In its broadest sense, threat modeling is the systematic analysis of potential risks and attack vectors, with the aim of developing effective defenses against identified threats. On a personal level, we engage in threat modeling all the time – simply assessing the risk factors involved whenever we cross a road is a good example of threat modeling.
When it comes to the internet, there is no such thing as 100% privacy or security. It is simply not possible to defend yourself against every conceivable threat, and even attempting such a task would make using the internet all but impossible.
It is therefore useful to think carefully about what you hope to achieve when you take measures to protect your privacy and stay secure on the internet.
Are you primarily concerned about hackers stealing your bank details, or about government surveillance? If government surveillance, are you likely to be actively targeted or are you simply concerned about the increasing use of blanket surveillance tactics by governments around the world? Key questions to ask yourself include:
- What or who are you most worried about?
- How concerned about each threat are you relative to other threats?
- How much of a tradeoff with convenience are you willing to accept to meet these threats?
To use our earlier example of crossing a road: are you more concerned about the danger of being hit by a car, or with tripping over an obstacle on the road and hurting yourself as you cross? If the former, are you willing to walk 400 meters to the nearest pedestrian crossing to minimize this risk?
This process of thinking about and prioritizing your privacy and security needs is known as identifying your threat model. Once you have a clear idea of what your threat model is, you can focus your efforts on addressing your core concerns.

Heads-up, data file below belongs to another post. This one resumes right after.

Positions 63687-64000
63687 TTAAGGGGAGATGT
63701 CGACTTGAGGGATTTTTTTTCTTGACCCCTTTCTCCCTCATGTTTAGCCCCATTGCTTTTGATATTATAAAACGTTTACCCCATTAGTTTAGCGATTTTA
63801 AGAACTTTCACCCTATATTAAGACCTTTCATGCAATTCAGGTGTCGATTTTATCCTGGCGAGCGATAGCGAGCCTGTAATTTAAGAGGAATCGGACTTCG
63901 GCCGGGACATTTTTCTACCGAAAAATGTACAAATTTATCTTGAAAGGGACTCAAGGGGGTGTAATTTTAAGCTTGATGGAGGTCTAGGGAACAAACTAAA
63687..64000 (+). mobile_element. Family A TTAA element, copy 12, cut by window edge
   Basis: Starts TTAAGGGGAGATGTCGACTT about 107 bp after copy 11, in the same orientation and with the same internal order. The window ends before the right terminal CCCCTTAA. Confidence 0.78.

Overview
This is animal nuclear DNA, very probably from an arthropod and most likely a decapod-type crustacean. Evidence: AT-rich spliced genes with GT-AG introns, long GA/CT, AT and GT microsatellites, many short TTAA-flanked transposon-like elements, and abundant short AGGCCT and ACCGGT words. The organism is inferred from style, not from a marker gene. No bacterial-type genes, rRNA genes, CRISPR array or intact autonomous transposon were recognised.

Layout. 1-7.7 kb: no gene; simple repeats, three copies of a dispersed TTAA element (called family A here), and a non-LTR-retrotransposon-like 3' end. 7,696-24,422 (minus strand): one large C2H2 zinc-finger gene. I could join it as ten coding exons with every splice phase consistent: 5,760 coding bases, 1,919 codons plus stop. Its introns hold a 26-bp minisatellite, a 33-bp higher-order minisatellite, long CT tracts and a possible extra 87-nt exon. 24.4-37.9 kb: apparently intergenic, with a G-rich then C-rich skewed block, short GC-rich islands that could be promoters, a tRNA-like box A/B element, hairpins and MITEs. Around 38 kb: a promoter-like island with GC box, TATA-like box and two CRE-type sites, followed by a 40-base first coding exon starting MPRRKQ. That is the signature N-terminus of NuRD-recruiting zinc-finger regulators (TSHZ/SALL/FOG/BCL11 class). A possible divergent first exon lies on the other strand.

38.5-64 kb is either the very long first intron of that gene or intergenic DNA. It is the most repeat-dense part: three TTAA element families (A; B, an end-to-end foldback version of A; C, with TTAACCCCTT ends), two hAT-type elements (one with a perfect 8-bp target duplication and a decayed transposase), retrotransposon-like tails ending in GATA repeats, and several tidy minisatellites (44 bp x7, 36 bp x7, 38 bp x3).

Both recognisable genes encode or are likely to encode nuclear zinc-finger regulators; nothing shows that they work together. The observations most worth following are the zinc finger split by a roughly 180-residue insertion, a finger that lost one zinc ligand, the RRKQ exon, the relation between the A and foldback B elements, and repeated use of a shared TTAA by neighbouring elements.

What quickly becomes clear is that everyone’s threat model is different. A political dissident in a repressive country who uses a VPN to protect their identity and access the free and open internet has a very different threat model to someone who uses a VPN primarily to hide their BitTorrent activity.
Of course, it’s not only individuals who need to think carefully about their privacy and security threat models. All companies and organizations must carefully consider how they should best meet the myriad threats that are a part of modern online life.
The first step to ensuring your security online is defining your personal threat model. This then allows you to map your personal threat model to the capabilities and features of the various available tools, and to understand if they will be able to protect you. To do this, you should consult the published threat models of the tools in question so that you understand what they can or can’t protect against. There is, after all, no such thing as 100% security.
At Proton, we make this easy by publishing comprehensive threat models for both Proton Mail and Proton VPN, which outline what each service can and can’t protect against, and the best ways to mitigate some of the potential gaps. You can find Proton’s threat models at the links below: